Guest post by Ian Craine: Mardi Gras Music

Read what my knowledgeable darling husband has got to say about Mardi Gras, dear friends!


Today is Mardi Gras, traditionally the last day of Carnival and the first day of Lent which marks the beginning of the forty days that Jesus spent in the Wilderness. Growing up in a Protestant household as I did, I knew it as Shrove Tuesday and we marked it with not very exciting pancakes. Mardi Gras sounded much more interesting.

While doing some basic research for this piece, which is essentially another music piece, I must say I got a bit confused. My calendar (analogue and hanging on the kitchen wall) seemed to be telling me that there were rather more than forty days left till Easter. The penny only dropped when I realised that Sundays were not included in the forty- maybe I knew that once I’m not sure.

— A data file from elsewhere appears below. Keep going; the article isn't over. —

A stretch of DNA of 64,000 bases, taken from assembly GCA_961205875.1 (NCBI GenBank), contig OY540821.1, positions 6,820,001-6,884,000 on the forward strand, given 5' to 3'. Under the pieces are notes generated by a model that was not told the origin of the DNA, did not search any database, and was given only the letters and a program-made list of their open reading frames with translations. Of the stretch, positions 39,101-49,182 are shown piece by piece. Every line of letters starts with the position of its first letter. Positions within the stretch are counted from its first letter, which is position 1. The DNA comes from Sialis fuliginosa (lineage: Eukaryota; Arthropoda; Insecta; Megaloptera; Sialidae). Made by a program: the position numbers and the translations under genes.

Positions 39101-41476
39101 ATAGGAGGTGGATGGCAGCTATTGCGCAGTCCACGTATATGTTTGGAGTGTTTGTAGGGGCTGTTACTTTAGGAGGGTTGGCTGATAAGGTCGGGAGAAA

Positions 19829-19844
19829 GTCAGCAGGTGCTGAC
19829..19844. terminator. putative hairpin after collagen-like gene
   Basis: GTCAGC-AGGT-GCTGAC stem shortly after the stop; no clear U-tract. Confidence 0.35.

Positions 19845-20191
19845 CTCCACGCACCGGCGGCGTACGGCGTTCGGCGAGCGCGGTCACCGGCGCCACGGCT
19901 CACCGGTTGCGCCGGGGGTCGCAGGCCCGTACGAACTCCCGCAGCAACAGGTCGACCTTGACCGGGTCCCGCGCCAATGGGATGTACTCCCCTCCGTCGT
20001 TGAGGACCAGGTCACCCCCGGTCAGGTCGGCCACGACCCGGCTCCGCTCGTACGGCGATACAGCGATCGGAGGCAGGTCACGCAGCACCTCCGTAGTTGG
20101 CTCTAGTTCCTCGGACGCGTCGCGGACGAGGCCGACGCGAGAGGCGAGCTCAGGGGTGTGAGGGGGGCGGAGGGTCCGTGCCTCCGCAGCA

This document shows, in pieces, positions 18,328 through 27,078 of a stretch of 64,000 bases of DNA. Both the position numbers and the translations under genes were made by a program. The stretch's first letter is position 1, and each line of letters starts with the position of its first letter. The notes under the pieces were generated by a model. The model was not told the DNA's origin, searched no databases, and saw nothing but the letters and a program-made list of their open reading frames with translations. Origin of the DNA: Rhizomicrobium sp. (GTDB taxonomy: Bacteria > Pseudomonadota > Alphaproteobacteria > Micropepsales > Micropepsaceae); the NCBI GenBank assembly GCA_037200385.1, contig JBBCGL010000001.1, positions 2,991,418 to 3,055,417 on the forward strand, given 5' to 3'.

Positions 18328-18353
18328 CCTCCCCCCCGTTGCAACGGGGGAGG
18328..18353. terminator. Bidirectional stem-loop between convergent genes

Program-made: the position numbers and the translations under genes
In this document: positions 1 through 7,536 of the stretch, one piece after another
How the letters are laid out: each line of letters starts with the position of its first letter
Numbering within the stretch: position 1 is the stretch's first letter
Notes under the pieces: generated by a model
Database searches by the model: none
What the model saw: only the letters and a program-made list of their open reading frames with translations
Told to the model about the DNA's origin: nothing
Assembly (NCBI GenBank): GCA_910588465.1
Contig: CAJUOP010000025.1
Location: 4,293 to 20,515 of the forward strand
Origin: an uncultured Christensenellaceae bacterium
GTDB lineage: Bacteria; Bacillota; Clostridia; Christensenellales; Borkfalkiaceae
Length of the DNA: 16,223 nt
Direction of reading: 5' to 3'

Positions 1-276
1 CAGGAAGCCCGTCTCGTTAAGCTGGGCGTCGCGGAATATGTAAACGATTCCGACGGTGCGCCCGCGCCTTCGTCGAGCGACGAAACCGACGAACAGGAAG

That’s the basic Christian background but Mardi Gras is principally celebrated in places where other influences are mixed in. New Orleans and Rio, the most famous celebrants of Mardi Gras, have big Afro-Caribbean populations, and West African traditions of the Yoruba in particular play an important role in New Orleans.

Let’s start the music which will all be from New Orleans which I know much better than Rio- apologies for that. Here’s the man who kick-started the piano RnB for which the city is famous. And he’s going to the Mardi Gras:

The Yoruba influence brought in voodoo references which are an inescapable part of Mardi Gras in New Orleans. The city is musical 365 days a year but Mardi Gras remains one of the focal points of the calendar- the Jazz and Heritage Festival is another. But it’s on Mardi Gras that the Voodoo King and Voodoo Queen come to town…

We’ll end with some mambo, one of the dances brought into the New World from Africa:

Enjoy your Mardi Gras.

By Ian Craine

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